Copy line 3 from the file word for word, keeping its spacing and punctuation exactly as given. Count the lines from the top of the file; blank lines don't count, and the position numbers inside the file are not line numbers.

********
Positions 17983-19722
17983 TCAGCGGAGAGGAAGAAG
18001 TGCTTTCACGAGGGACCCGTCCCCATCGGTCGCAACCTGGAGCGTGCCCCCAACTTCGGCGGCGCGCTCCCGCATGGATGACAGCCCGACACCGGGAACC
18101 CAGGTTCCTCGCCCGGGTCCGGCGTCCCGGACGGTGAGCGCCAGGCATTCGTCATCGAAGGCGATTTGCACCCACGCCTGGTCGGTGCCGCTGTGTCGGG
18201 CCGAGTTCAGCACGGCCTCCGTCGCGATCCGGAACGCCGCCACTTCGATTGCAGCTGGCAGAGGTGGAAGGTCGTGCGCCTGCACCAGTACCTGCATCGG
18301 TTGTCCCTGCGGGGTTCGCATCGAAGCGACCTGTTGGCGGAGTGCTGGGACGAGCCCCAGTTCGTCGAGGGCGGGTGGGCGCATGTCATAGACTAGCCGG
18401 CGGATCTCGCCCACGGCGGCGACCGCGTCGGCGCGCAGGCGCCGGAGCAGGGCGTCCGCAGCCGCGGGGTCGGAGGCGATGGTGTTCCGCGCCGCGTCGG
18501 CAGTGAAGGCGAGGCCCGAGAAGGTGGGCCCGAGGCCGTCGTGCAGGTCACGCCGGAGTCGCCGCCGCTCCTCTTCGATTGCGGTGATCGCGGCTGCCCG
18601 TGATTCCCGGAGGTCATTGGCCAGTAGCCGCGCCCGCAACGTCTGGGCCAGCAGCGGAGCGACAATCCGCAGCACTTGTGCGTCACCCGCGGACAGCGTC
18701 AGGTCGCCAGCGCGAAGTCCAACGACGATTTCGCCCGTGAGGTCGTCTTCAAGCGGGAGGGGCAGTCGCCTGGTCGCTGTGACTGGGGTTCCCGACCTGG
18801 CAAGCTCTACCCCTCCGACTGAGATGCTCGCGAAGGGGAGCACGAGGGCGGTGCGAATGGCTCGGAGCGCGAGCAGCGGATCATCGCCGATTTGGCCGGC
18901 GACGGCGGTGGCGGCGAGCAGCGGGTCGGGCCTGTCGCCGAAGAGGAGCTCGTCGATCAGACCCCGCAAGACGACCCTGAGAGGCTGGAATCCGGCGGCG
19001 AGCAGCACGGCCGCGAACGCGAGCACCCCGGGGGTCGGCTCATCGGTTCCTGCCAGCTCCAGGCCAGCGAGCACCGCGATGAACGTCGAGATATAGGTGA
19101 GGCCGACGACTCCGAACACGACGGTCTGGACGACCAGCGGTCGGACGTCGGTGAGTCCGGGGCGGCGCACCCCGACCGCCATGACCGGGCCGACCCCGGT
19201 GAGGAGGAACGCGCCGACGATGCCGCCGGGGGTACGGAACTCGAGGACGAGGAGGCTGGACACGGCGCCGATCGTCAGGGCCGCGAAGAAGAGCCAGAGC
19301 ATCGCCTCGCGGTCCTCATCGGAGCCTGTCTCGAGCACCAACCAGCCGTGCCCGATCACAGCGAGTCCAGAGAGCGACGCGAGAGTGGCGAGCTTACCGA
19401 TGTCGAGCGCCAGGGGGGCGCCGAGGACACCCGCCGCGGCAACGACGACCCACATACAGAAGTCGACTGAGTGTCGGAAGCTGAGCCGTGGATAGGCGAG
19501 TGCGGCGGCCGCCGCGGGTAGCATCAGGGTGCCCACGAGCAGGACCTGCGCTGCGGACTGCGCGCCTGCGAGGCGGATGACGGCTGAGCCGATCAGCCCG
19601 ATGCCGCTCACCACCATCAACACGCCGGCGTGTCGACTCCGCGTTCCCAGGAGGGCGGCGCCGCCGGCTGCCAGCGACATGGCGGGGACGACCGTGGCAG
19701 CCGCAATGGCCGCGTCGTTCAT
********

18001 TGCTTTCACGAGGGACCCGTCCCCATCGGTCGCAACCTGGAGCGTGCCCCCAACTTCGGCGGCGCGCTCCCGCATGGATGACAGCCCGACACCGGGAACC